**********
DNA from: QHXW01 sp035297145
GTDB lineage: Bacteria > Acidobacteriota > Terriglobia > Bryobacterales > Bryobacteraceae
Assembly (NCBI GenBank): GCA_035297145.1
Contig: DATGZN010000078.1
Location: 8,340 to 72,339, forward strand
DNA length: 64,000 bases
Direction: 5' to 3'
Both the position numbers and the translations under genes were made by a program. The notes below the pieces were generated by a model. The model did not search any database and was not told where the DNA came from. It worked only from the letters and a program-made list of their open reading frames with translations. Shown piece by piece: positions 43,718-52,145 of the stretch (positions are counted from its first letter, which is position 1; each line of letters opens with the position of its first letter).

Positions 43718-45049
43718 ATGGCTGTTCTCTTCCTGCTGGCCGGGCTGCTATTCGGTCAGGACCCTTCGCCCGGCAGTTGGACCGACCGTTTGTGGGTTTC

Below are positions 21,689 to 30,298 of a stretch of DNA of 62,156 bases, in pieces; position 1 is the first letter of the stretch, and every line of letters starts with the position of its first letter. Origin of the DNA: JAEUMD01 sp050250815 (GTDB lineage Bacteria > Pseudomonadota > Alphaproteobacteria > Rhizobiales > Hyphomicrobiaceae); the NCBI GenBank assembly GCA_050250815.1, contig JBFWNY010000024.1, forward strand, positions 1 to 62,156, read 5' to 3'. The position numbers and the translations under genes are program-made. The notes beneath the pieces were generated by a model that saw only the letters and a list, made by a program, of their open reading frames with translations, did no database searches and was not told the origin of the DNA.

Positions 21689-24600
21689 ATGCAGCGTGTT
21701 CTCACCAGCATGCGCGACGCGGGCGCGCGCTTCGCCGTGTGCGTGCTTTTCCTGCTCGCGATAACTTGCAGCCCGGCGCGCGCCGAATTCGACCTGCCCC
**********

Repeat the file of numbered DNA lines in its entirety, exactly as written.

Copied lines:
DNA from: QHXW01 sp035297145
GTDB lineage: Bacteria > Acidobacteriota > Terriglobia > Bryobacterales > Bryobacteraceae
Assembly (NCBI GenBank): GCA_035297145.1
Contig: DATGZN010000078.1
Location: 8,340 to 72,339, forward strand
DNA length: 64,000 bases
Direction: 5' to 3'
Both the position numbers and the translations under genes were made by a program. The notes below the pieces were generated by a model. The model did not search any database and was not told where the DNA came from. It worked only from the letters and a program-made list of their open reading frames with translations. Shown piece by piece: positions 43,718-52,145 of the stretch (positions are counted from its first letter, which is position 1; each line of letters opens with the position of its first letter).

Positions 43718-45049
43718 ATGGCTGTTCTCTTCCTGCTGGCCGGGCTGCTATTCGGTCAGGACCCTTCGCCCGGCAGTTGGACCGACCGTTTGTGGGTTTC

Below are positions 21,689 to 30,298 of a stretch of DNA of 62,156 bases, in pieces; position 1 is the first letter of the stretch, and every line of letters starts with the position of its first letter. Origin of the DNA: JAEUMD01 sp050250815 (GTDB lineage Bacteria > Pseudomonadota > Alphaproteobacteria > Rhizobiales > Hyphomicrobiaceae); the NCBI GenBank assembly GCA_050250815.1, contig JBFWNY010000024.1, forward strand, positions 1 to 62,156, read 5' to 3'. The position numbers and the translations under genes are program-made. The notes beneath the pieces were generated by a model that saw only the letters and a list, made by a program, of their open reading frames with translations, did no database searches and was not told the origin of the DNA.

Positions 21689-24600
21689 ATGCAGCGTGTT
21701 CTCACCAGCATGCGCGACGCGGGCGCGCGCTTCGCCGTGTGCGTGCTTTTCCTGCTCGCGATAACTTGCAGCCCGGCGCGCGCCGAATTCGACCTGCCCC